Arbor Day is an opportunity for all Americans to acknowledge the important role that our Nation’s forests and woodlands play in supporting our economy, health, and environment.  Today, we celebrate the remarkable contributions that America’s wide variety of trees make to our way of life.

Let us also use this day to reflect on the sacrifices that Americans have made during these difficult times, and to look forward to the days—in the near future—when we will once again spend time outdoors with our friends and families.  In this spirit, the First Lady and I planted a maple tree on the South Lawn of the White House.  As our Nation grows stronger and greater in the months and years to come, this tree will grow also—and it will stand tall and beautiful for future generations to admire and appreciate.

The abundant forests of the United States have always been a magnificent feature of our Nation’s terrain.  Our bountiful forestlands pay tribute to the flourishing and stalwart spirit of our country, and the changing colors in many of them provide a brilliant backdrop that marks the seasons year after year.  Throughout our history, Americans have worked to ensure that we continue to preserve these forests and our unique heritage, fulfilling our responsibility to leave a better America for future generations to enjoy.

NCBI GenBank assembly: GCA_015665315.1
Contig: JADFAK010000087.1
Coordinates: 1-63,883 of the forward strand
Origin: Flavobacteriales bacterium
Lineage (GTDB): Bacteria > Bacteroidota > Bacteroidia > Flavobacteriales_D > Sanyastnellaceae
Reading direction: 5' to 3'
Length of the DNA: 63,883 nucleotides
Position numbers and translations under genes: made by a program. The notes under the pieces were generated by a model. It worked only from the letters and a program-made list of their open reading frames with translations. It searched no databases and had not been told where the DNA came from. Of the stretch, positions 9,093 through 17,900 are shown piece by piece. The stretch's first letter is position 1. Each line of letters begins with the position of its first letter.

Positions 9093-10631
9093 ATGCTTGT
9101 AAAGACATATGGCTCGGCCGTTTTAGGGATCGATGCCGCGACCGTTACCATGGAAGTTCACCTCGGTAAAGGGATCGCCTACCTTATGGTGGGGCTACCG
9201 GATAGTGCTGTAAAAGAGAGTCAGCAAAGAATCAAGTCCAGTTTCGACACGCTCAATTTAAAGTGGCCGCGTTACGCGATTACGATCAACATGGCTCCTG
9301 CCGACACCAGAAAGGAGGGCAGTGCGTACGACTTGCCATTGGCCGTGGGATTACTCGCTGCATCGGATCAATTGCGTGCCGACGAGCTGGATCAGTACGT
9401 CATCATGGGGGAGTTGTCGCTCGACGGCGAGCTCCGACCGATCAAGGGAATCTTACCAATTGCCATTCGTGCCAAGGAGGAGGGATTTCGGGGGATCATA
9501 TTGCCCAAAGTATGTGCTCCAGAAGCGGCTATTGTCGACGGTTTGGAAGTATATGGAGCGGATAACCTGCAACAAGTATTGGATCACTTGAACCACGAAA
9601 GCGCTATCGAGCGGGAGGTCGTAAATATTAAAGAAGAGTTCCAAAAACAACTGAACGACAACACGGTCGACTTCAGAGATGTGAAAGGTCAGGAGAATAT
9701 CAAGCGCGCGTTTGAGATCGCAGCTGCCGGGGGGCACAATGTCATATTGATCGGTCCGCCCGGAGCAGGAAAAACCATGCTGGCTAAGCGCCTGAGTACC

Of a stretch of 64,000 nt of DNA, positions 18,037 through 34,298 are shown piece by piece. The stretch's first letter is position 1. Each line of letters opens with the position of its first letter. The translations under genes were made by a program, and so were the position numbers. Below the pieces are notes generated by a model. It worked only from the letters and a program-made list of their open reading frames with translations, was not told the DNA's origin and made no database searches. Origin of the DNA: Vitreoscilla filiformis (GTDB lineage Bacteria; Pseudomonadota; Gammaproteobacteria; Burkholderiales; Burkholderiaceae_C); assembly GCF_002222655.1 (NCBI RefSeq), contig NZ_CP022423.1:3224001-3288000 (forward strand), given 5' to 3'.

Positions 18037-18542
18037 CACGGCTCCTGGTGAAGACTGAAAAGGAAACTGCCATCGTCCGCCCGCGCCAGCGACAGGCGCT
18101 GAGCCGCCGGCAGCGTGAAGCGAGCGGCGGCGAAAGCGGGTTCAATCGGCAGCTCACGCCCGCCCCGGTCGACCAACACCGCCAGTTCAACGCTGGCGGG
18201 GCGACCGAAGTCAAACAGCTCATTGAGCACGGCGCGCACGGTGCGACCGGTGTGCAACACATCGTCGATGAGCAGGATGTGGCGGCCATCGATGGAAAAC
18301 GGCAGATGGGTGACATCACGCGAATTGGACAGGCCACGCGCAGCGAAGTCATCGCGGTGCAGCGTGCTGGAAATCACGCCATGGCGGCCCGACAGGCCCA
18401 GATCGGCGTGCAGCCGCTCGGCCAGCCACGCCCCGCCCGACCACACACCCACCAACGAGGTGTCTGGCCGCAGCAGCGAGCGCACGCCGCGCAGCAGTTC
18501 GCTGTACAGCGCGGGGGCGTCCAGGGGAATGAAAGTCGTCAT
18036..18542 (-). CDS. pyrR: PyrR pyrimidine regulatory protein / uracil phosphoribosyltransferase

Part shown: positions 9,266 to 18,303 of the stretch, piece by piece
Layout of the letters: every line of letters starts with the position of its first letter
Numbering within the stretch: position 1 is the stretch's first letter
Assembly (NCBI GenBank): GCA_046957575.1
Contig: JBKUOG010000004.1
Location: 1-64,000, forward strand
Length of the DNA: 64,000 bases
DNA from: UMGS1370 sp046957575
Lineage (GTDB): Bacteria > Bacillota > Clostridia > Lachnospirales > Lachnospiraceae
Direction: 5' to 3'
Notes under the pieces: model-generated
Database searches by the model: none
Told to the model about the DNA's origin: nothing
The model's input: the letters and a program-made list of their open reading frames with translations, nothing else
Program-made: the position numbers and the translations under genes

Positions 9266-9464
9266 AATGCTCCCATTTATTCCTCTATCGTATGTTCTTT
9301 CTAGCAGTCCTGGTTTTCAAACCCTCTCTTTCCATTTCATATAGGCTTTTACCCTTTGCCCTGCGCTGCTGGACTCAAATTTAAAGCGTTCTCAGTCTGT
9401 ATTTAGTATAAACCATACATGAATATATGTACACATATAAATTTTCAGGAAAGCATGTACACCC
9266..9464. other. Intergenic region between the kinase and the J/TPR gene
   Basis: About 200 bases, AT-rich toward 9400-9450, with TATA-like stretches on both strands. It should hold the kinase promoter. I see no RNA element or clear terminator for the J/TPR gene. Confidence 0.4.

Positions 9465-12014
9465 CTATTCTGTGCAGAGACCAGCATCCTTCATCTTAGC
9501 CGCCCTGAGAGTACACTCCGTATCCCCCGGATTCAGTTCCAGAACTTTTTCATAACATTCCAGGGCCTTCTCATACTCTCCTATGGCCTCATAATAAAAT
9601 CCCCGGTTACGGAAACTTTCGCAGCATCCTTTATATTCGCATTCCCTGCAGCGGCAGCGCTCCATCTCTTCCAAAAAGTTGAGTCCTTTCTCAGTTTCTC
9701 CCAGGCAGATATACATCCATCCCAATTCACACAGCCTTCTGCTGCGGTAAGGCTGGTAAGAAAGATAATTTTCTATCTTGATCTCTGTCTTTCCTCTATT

It has been a priority of my Administration to promote healthy and resilient forests.  I was proud to announce earlier this year that the United States will be joining the One Trillion Trees Initiative, a global effort to restore, grow, and better manage one trillion trees around the world by 2030.  Our efforts will lead to cleaner air and water, create wildlife habitat, and reaffirm our Nation’s commitment to conserving the majesty of God’s creation and the natural beauty of our world.

On this Arbor Day, let us take to heart the words of President Theodore Roosevelt: “When you help to preserve our forests or to plant new ones you are acting the part of good citizens.”

Happy Arbor Day!